December 15, 1925: The Day the “National” Hockey League Died

It’s interesting how one date can have different meanings to different people: One couple’s wedding anniversary is the date another couple’s divorce was finalized, your birthday is the date someone else passed from this world, and so on. For hockey fans, December 15, 1925, is an historic date with dual meanings, largely depending upon which side of the U.S. – Canada border those fans reside. South of the border, 12/15/25 is a red letter day, the moment hockey truly took root in the U.S. and began to spread from sea to shining sea. North of that double-thick line on the map, it’s the day Canada’s “National” Hockey League died. Ninety years later, the aftershocks of that momentous day continue to rumble across North America. Somewhat surprisingly, cultural attitudes expressed back then are still given voice today. Hindsight is 20/20, but nobody present at the time anticipated the seismic shift in the hockey landscape wrought by the first NHL game in New York City.

Early NHL Expansion

When the National Hockey League was founded in 1917, it consisted of four teams in two Canadian provinces: the Montreal Canadiens, Montreal Wanderers, Ottawa Senators and Toronto Arenas. By early 1923, the four-team NHL had lost the Wanderers and gained the Hamilton Tigers, while Toronto’s team was now called the “St. Patrick’s.” The NHL wasn’t the only professional hockey league in Canada, and they battled annually with teams from the Pacific Coast Hockey Association and Western Canada Hockey League for the Stanley Cup.

In addition to competition from their cross-country rivals, NHL owners were concerned the United States Amateur Hockey Association might turn pro and siphon off Canadian hockey talent, driving up player salaries and relegating them to minor league status. To keep that from happening, the league in early 1923 granted would-be owner Thomas J. Duggan options on two franchises, to be located in Boston, New York or Brooklyn. Ruling out Brooklyn due to the lack of a suitable arena, Duggan quickly came to an agreement with the Boston Arena for one franchise, then turned his attention to New York.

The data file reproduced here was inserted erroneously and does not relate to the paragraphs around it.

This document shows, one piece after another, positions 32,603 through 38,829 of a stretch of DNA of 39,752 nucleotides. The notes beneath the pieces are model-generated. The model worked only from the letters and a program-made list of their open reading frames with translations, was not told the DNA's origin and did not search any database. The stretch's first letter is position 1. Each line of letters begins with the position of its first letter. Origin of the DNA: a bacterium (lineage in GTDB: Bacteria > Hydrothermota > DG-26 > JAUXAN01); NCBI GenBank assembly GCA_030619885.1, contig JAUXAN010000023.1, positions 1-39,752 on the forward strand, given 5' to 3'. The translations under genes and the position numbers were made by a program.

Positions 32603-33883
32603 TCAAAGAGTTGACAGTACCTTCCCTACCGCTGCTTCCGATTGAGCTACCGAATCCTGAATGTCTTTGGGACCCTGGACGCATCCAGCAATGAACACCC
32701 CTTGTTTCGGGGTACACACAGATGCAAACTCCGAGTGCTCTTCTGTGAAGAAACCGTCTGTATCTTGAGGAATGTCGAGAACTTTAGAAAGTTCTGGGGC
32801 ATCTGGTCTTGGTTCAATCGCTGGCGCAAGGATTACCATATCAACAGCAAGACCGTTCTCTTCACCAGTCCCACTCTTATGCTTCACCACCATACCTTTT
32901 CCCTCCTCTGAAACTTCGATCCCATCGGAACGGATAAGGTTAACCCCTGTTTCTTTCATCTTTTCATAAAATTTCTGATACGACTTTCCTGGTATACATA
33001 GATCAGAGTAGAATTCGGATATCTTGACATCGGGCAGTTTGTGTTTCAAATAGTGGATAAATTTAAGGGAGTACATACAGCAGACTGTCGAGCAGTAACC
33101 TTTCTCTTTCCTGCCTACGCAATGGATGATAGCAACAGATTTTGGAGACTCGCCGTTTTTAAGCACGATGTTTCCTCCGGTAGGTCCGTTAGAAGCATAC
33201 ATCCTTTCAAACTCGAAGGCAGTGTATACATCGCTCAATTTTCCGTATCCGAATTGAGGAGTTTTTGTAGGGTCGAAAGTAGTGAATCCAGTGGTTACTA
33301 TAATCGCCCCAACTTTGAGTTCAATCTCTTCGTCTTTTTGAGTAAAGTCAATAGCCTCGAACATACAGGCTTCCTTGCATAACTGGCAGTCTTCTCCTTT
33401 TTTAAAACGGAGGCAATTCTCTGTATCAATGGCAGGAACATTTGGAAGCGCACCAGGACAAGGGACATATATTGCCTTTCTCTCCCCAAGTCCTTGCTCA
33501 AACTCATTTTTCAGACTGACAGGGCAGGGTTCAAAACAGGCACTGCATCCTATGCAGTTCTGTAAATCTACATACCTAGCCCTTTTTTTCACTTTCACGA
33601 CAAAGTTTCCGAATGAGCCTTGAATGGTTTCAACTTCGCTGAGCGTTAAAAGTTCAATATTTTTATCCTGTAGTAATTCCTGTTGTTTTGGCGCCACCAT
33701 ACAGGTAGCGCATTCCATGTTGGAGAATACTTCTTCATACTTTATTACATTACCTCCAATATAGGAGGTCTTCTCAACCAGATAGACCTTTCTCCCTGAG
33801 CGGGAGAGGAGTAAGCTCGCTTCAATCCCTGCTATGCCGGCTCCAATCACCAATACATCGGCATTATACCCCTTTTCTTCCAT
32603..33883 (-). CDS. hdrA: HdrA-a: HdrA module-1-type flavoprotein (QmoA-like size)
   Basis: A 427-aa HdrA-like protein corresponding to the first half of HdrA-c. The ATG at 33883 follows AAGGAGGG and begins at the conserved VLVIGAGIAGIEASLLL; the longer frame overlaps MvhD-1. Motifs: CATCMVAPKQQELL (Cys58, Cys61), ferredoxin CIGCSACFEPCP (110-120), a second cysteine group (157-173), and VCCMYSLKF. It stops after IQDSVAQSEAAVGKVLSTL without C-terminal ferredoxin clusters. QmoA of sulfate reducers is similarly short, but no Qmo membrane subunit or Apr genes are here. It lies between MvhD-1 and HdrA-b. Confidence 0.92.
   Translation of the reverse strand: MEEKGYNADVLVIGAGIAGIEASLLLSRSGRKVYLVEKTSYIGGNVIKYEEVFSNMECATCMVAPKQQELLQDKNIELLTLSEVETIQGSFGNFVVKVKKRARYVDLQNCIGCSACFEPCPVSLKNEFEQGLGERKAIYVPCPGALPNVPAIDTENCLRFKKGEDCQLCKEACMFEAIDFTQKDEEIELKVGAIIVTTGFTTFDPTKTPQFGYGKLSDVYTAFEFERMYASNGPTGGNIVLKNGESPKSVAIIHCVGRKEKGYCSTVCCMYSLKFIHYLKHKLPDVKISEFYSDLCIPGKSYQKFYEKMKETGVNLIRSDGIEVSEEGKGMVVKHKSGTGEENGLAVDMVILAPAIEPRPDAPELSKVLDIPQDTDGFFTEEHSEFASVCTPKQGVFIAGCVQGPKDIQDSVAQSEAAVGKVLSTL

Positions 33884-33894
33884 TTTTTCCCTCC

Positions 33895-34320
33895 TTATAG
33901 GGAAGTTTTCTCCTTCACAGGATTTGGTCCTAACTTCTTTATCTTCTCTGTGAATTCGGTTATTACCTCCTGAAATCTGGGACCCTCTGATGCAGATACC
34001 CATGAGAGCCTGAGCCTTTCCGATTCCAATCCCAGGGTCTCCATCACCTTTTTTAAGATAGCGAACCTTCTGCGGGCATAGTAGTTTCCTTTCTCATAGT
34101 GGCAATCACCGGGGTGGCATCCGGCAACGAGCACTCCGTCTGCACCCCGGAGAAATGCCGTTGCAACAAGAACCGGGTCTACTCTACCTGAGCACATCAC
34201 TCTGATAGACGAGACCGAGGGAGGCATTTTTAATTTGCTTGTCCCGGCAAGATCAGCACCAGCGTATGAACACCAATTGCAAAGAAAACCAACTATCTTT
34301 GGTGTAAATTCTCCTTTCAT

The importance of New York to the National Hockey League cannot be overstated. In the “Roaring Twenties,” New York’s roar was loudest. The biggest boomtown the world has ever known was awash in illegal (since 1920) booze and powered by previously-unimaginable amounts of money, both from the stock market and the local real estate market. The NHL knew a successful New York franchise would cement the league’s status as the premier North American professional hockey league. To achieve that success, Tom Duggan knew he’d have to get his franchise into the city’s only suitable venue, Madison Square Garden. For that, he’d need Tex Rickard, America’s top sports promoter, to buy in.

The Cowboy and the Garden

George Lewis “Tex” Rickard was an honest-to-goodness Texas cowboy, making his first trip up the Chisholm Trail with a herd of cattle at the age of eleven. After a youth spent in the saddle, Rickard entered adulthood determined to make a fortune, that he might avoid doing the backbreaking manual labor of a cowboy ever again. From the Klondike, Alaska and Nevada gold fields to the Texas oil fields, South African diamond mines and the lush, green grazing lands of South America’s Gran Chaco, Rickard chased wealth in all its forms, with varying degrees of success.

Along the way, the lanky Texan discovered he had a knack for sports promotion. He built his reputation by promoting championship boxing matches with ever-increasing success, capturing the world’s attention in 1921 with the Dempsey-Carpentier bout in Jersey City, New Jersey, which drew 90,000 spectators and generated the first million-dollar gate in history.

After the First World War ended, Tex moved to New York, seeing in the city a boomtown bigger than any he’d ever known, and he’d known quite a few. Since 1920, a group led by Rickard and circus magnate John Ringling had controlled Madison Square Garden, the city’s aging but iconic entertainment venue. When Tom Duggan came calling in early 1923, Tex was already (quietly) searching for a suitable site on which to build a new “Garden.” Though initially hesitant to bring to MSG a sport with such a limited following in the city, Rickard agreed in April 1924 to introduce NHL hockey at the old Garden that fall, with the expansion Boston Bruins beginning play at the same time.

Rickard’s and Duggan’s plans were soon derailed, however. In June, the New York Life Insurance Company, owners of the Garden, announced their intent to terminate Rickard’s lease and raze the edifice to put up a new high-rise office building. The same day New York Life made their plans known, Tex purchased a piece of land on the west side of 8th Avenue, between 49th and 50th Streets, and set to work building a brand-new arena. It wouldn’t be ready until late 1925, though, so the NHL played the 1924-25 season with just one American team (the Bruins) and five Canadian clubs (the Montreal Maroons also joined the league in 1924-25).

December 15, 1925: The First NHL Game in New York

Until the puck dropped in Manhattan that chilly December night, Tex Rickard had no idea whether New Yorkers would embrace hockey or not. Keeping his fears to himself, the Texan did what he did best, promoting the contest as if it were the deciding game of the Stanley Cup Final. Rickard insisted on the defending NHL champions, the Howie Morenz-led Montreal Canadiens, as the opponent and the league obliged. To play on nationalistic tendencies, New York’s expansion team was named the Americans and wore star-spangled sweaters. The promoter even arranged for the winning team to receive the Prince of Wales Trophy, to keep for the remainder of the season.